This term the philosophy discussion group I belong to has been exploring what it means to lead a good life, or at least that’s our intended theme. Mostly we try to decipher the convoluted writing of the author of the book we’re following. The defining features of this particular author’s writing are, in my humble opinion: (1) why use 5 words when 500 would challenge his readers so much more effectively; (2) why use 1- and 2-syllable words when 4- or 5-syllable words would ensure his meaning is as difficult to grasp as possible; and, (3) all other philosophers throughout the millennia have been mistaken in their approaches to ethical theory, and his job is to tell you why. Perhaps by the end of the book he’ll enlighten us as to what he believes leading an ethical life really means, although I’m not sure I’ll be able to understand it if and when he does!
While I’m waiting to find out, I’ve spent some time reading more readable, constructive articles on the subject … and of course also googling the topic, one of my favourite pastimes. One of the recent books I’ve been exploring for enlightenment is about evolutionary ethics. The underlying idea of evolutionary ethics is that human beings evolved to be social beings, to live together in societies cooperatively. Clearly, there was (and still is) an evolutionary advantage to living cooperatively in hunter-gather societies. If you don’t work together – and if you don’t share – you’re not as likely to survive. Hence, cooperative societies.
I like that message, in fact I love that message. It’s saying that our genes predispose us to cooperate with all members of our communities for the betterment of everyone. So the question becomes: why does this seem to be so difficult for so many people, or at least why is it so difficult to scale up that feeling of cooperation to larger, more diverse communities? Why is it so difficult to put the good of others ahead of, or at least on a par with, our own self-interest? Our failure to do so is on display all around us.
Not that everyone should follow in Mother Theresa’s footsteps, but how do we as a society encourage more kindness to strangers? Or even more kindness to non-strangers? Every major religion in the world promotes some version of “Do unto others as you would have them do unto you.” Why is acting on this well-known principle of ethical living so difficult for so many people, including many of our leaders? Do we just need to slow down and take the time to realize that there is value for each of us individually in reaching out and helping others, not just value for the recipients? Making sure we take care of our own self-interest is in our genes for sure; it’s our survival, after all. But so is working cooperatively with others to make sure that our society survives and thrives.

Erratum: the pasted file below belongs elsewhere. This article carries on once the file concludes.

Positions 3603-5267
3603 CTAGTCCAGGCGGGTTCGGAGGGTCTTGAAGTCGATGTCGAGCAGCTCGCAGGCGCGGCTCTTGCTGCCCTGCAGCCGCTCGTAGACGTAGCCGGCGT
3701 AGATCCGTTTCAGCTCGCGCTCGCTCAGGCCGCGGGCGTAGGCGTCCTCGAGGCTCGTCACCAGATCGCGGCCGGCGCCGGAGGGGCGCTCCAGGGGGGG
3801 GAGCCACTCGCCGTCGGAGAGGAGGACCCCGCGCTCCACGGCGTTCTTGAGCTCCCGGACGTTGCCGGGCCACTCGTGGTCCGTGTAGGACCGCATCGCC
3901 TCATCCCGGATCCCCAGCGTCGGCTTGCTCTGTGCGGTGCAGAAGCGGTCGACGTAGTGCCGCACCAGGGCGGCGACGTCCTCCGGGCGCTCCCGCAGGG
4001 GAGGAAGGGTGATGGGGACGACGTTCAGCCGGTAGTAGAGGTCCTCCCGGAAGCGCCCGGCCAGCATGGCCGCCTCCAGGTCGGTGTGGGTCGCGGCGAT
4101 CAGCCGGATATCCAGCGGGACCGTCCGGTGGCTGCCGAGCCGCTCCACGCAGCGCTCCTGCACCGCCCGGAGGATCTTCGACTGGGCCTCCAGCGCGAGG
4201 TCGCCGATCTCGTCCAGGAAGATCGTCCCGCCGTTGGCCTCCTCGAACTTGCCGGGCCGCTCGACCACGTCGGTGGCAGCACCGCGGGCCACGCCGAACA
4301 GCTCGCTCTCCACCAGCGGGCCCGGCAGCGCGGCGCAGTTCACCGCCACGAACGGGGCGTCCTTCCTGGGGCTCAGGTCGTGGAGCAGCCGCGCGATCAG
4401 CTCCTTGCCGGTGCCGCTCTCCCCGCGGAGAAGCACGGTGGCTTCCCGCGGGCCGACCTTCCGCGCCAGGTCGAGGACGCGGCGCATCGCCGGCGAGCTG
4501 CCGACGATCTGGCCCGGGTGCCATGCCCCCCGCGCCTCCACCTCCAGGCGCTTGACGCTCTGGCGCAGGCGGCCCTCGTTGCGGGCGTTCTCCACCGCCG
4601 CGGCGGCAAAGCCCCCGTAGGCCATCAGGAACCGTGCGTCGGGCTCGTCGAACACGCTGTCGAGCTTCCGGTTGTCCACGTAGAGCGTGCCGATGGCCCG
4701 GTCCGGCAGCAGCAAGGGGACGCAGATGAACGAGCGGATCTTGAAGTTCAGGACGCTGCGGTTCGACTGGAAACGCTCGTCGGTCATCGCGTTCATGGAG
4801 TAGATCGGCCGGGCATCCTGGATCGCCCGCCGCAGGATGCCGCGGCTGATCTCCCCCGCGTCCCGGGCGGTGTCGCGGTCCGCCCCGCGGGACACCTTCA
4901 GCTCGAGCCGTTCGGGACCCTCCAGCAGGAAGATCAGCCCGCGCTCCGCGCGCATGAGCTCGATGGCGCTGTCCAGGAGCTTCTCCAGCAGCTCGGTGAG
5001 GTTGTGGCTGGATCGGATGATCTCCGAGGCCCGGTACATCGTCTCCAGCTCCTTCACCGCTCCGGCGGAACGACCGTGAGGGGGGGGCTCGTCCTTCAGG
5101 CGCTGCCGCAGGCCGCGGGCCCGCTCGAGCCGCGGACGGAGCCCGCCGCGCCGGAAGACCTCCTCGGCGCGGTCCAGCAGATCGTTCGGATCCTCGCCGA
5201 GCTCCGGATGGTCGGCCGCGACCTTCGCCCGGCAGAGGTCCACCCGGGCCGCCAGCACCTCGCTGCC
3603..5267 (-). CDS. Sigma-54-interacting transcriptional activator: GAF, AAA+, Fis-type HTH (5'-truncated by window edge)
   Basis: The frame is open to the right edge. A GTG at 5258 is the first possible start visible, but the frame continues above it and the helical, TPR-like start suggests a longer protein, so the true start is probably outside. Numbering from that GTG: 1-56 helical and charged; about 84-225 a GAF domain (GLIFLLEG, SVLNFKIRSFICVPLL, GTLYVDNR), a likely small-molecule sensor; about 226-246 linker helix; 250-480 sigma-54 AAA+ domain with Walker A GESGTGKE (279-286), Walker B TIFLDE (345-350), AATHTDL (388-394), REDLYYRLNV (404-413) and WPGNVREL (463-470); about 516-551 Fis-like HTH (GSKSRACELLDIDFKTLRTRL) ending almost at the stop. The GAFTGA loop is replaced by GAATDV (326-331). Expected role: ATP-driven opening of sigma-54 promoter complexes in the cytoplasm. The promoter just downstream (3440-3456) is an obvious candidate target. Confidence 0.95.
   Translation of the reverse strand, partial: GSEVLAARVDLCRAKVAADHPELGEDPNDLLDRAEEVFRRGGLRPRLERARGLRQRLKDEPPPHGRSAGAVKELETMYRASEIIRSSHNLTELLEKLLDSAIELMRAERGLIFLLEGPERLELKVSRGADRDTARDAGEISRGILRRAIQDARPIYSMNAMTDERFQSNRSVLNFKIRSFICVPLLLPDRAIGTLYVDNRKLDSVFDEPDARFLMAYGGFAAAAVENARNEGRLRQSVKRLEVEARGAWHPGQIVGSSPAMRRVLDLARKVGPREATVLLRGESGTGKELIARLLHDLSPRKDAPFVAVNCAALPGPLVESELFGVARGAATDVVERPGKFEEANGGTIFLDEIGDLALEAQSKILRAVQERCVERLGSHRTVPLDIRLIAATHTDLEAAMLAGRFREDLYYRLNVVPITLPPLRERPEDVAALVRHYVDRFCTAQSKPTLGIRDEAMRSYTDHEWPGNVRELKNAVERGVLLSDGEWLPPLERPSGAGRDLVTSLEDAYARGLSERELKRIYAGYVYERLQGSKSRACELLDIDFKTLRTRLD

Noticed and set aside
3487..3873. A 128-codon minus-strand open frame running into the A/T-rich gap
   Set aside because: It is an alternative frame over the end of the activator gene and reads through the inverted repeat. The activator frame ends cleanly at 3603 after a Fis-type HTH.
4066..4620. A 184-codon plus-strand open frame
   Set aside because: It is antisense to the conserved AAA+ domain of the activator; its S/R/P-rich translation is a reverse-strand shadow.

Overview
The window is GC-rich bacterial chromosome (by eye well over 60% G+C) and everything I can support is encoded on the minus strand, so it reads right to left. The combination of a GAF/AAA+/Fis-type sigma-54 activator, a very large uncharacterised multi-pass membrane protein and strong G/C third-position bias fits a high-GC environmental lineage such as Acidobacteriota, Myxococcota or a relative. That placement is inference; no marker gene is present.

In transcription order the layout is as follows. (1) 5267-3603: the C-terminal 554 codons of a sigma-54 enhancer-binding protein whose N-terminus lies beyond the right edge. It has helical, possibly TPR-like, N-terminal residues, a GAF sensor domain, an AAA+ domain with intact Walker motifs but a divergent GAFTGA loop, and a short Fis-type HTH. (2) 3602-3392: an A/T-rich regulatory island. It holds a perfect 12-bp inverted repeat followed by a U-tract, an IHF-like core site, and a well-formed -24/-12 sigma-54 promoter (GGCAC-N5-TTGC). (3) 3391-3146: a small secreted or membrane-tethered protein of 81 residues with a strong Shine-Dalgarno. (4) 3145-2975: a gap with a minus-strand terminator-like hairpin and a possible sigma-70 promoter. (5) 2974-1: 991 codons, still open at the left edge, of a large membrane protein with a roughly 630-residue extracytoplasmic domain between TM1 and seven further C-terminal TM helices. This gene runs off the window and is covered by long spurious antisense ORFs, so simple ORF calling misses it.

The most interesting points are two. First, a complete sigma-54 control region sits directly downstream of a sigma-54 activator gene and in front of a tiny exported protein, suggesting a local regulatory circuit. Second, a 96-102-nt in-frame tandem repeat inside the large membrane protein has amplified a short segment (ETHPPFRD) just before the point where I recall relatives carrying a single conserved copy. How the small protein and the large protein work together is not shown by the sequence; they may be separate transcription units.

An impressive blog I follow called Fun with Philosophy – written by a 16-year old young woman – had a post earlier this week that considered how to reconcile looking out for #1 with helping others. The post is called ‘Why do we really do random acts of kindness?’ In her post she quoted a teacher she had had who had given her some advice that stayed with her:
… my very wise teacher told me – we should operate from happiness, and not for happiness, and treat people with no expectations of being treated the same. Spread love. Don’t always do it for them – do it because that’s who you are!
Heeding that wise advice allowed her to benefit from overcoming the very human expectation that every good act should be reciprocated and feeling hard done by when it isn’t. We have to get past that feeling in order to experience the joy that comes from helping others just for its own sake. That’s an important step in living a good life and helping ensure a healthy society.
My suspicion is that by the end the book our philosophy group is labouring through the author will have provided no truly meaningful insights into the question of what constitutes a good life. Meanwhile, my 16-year old fellow blogger, Saania, has figured it out pretty darn well, thank you very much. Bravo, Saania!
Postscript. Yes, our philosophy group is meeting in COVID-safe conditions (alternating weeks of Zoom and a socially-distanced meeting room with masks) and, yes, we have a great time arguing about what the author really means. 🙂